The truth to me appears to be that power curves whether they play out or not result in either a systemic climax or anti-climax followed by a systemic collapse.  Would it not be better if we experienced a systemic climax that led to us expanding into the solar system?

Systemic collapse seems to be the fashion of this generation.  Every generation looks with fascination at its own youth, maturition, reproduction and acceleration into mortality.  Some die early, some die late, but all die.  It is an irrevocable law of nature.  It is not about self-interest.  It is about what self-interest is defined as.

Related Posts:

Beyond the Singularity

Servitas and Libertas

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The Brain: Hardwiring and Softwiring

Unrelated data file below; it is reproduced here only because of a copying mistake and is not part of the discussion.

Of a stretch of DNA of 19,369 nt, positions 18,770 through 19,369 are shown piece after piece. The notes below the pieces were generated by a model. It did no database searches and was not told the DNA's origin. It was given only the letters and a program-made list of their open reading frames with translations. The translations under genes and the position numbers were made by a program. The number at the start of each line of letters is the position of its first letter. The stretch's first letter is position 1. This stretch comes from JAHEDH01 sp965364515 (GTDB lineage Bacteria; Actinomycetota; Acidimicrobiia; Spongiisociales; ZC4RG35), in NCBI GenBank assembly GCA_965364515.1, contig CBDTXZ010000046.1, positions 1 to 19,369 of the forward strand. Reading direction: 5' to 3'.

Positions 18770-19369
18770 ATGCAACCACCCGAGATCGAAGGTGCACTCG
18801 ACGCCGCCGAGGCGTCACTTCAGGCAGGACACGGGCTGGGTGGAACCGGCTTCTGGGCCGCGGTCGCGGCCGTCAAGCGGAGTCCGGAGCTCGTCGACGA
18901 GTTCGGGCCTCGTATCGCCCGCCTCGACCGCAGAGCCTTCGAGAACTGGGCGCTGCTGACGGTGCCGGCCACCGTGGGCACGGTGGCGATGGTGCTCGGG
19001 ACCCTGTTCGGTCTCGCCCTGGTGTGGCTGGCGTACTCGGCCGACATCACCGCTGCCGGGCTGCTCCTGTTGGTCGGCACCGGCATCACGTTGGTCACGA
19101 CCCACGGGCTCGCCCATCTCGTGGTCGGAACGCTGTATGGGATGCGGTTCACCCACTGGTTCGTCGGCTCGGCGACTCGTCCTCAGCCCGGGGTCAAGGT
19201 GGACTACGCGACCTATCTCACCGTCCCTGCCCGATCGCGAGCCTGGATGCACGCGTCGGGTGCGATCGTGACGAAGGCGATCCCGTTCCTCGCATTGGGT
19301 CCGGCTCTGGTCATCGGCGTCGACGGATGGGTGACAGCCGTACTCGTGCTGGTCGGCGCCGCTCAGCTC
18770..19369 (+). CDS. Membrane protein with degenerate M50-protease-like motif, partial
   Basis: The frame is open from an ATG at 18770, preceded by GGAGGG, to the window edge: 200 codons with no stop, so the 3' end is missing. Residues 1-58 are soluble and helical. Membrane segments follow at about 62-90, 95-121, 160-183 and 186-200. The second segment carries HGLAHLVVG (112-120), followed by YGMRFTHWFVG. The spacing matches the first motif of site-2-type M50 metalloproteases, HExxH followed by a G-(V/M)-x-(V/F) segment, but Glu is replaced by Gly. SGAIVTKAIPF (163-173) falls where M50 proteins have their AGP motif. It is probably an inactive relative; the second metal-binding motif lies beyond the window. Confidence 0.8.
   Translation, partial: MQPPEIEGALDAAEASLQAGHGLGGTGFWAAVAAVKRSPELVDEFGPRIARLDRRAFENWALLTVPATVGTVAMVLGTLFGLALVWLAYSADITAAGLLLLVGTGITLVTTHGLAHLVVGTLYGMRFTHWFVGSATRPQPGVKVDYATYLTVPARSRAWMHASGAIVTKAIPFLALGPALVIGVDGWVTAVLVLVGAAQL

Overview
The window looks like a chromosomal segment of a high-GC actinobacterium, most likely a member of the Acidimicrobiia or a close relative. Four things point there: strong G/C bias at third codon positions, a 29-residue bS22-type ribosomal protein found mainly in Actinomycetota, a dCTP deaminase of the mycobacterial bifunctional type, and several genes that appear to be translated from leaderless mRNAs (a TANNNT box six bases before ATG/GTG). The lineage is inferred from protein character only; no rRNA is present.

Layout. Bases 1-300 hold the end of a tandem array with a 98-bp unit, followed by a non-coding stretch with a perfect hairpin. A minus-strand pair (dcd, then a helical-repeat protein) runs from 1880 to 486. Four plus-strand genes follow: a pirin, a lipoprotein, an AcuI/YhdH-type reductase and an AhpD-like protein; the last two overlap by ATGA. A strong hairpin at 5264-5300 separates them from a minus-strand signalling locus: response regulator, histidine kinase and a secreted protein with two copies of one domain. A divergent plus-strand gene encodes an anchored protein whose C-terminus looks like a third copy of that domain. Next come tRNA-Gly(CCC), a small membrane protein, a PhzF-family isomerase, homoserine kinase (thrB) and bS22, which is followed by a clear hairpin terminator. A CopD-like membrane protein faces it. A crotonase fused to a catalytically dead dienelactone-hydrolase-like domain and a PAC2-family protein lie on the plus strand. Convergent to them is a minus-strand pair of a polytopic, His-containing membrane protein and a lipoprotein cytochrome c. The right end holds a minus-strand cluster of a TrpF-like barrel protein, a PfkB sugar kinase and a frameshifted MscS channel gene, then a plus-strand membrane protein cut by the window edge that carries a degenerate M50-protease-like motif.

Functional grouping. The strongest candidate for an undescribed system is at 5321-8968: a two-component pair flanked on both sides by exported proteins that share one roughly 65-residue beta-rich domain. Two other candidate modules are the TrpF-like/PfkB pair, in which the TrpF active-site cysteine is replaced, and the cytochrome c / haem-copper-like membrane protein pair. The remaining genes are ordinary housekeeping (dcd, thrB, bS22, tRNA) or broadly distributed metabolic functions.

I’m just finishing a very fine book by Steven Pinker, The Languange Instinct: How the Mind Creates Language

and several years ago I read Donald D. Hoffman’s book, Visual Intelligence: How We Create What We See. Both books deal with the same subject: What part of our minds are hardwired–instinct–and what parts of our minds are softwired–reason. It is a truly fascinating exploration.